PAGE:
In what seems to be a time of ever-increasing strife, this column is a small attempt to build bridges with our neighbors. The broken bridges and steel-clad social bubbles that keep us apart can begin to mend and thin as we get to know the stories that define each other. In this space I will be interviewing community members of all walks of life from throughout the Voice readership area … may you enjoy meeting them, and may this build bridges for us all. Thank you for joining me on this journey.
The man you will meet this month is both a newcomer to the area, and someone who has a lifelong appreciation for the history of Mineral Point. In fact, the best man at his parents’ wedding was George Fiedler, who later wrote “Mineral Point, A History.” Justin O’Brien remembers it being on the bookshelf in his childhood home in Chicago. As he grew up the pages of that book told of a town built of stone, steeped in history and surrounded by beauty. After a lifetime of appreciation, Justin and his wife, Karen, made Mineral Point their home just five years ago.
Before moving here, Justin had lived his entire life in the bustle of the big city; first as a child in his parents’ home on the north side of Chicago, then as a teenager who found himself caught up in the midst of the chaos of the 1968 Democratic Convention, and finally as an adult working in the advertising industry and raising a family.
Through it all Mineral Point called to him. Was it that book? Was it the memory of a weekend spent sleeping in a farmer’s field outside of town where he rendezvoused with his brother, who was living in Trempealeau County at the time? A convenient halfway point? What seems true is that each time Justin visited the area he fell more in love with the calm, the beauty, the quiet and the ability to experience the seasons here. The place drew him back over and over, and now, the wonder in his voice as he describes why he chose to retire here reflects those attributes. Whatever drew him, Justin couldn’t be happier that he is settled in this town where Wisconsin began.
After so many years of visiting and vacationing, Justin and Karen knew that this was where they wanted to retire. Their three boys were grown and building their own lives in California, Chicago and Springfield, Illinois. The visits to Mineral Point had become more important and more frequent. They began the process of finding their own home in the heart of this Cornish town. While he did not say, I imagine that the house they chose is a traditional Cornish stone one, full of history. (It turns out I am wrong, but the foundation is stone.) He did say that the house they chose may have once been visited by a distant relative coming from Sinsinawa as a nun.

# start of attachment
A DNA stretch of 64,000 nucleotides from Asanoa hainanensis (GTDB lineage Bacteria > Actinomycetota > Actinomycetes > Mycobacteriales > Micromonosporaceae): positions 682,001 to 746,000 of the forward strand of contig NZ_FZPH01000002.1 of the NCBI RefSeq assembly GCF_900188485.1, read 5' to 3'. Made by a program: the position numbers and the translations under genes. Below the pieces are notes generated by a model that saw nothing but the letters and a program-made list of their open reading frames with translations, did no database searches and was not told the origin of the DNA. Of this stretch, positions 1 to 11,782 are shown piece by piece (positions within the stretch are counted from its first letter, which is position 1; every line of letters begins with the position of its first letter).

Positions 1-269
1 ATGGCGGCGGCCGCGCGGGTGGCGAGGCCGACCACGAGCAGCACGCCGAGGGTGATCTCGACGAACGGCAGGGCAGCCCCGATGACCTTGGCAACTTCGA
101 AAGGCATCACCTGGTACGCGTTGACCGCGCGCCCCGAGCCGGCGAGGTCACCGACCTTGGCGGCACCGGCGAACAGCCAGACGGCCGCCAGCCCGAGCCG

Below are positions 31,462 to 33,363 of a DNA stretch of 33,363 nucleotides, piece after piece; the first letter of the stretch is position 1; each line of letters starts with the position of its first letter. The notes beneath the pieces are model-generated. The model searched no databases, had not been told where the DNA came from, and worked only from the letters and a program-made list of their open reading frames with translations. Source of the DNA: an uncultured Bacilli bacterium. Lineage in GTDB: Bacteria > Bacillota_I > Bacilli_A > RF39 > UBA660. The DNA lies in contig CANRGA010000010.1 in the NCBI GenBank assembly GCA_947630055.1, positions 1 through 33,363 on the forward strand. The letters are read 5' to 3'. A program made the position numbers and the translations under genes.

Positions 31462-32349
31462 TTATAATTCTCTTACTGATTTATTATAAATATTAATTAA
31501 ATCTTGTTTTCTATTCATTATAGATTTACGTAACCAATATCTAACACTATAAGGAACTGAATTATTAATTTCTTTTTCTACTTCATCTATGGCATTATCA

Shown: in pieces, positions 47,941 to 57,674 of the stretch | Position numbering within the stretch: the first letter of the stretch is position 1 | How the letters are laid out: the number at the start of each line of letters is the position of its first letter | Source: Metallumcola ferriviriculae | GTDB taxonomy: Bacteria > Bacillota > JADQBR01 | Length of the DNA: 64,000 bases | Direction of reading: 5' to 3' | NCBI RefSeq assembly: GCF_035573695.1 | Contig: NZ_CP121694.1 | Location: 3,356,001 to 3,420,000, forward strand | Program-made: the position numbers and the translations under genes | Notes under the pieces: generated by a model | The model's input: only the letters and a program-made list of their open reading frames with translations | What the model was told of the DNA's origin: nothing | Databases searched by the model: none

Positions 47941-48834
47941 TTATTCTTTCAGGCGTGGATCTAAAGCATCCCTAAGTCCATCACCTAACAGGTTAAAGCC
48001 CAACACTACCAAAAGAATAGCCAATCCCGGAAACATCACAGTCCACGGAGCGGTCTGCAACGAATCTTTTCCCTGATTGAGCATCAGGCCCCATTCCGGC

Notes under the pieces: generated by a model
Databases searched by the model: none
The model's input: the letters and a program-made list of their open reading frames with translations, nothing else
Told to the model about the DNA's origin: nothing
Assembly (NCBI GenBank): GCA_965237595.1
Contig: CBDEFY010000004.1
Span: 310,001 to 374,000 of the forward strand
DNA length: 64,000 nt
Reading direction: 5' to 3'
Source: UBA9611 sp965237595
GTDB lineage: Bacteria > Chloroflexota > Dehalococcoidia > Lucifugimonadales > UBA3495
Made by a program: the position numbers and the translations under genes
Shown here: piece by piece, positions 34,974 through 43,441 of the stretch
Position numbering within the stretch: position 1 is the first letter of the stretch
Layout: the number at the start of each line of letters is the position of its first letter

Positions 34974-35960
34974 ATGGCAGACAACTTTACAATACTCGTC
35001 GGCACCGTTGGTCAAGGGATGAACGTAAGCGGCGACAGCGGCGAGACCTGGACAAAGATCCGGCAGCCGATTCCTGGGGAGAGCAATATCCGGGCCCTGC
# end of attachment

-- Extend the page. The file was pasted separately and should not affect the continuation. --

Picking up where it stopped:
The local history, which has been honored and preserved in Mineral Point, continues to draw Justin in. When I asked him what he values about his chosen community he quickly spoke of how much he appreciates the efforts made to preserve its heritage. He also spoke rather eloquently about the beauty found in the surrounding area. It seems that this city boy just can’t get enough of the country life now that he is here. This has been a great place for him to open up; life is less compartmentalized here. When he remembers all of the years he lived in the city, he doesn’t remember fully experiencing seasons … and here the seasons each have their own beauty, and all are inspirational.
This beauty has made the transition from urban life to rural less poignant than he expected. When he and Karen finally made the move up here, he worried that he might clamor for the comfort and familiarity of the city. However, he has been surprised at how much he does not miss it. Certainly, he misses his friends, and the music scene in which he was deeply involved. But, as seems to be his way, he responded to that missing by participating and working to bring his passion for music here. He helped to bring a blues and roots festival to Mineral Point in 2019, and hopes it will be back again this summer. At the same time, the bustle of the city has been replaced with a “daily appreciation of life,” which seems to bring him both joy and peace. And maybe even carries a message to all of the rest of us who live here to embrace what we have …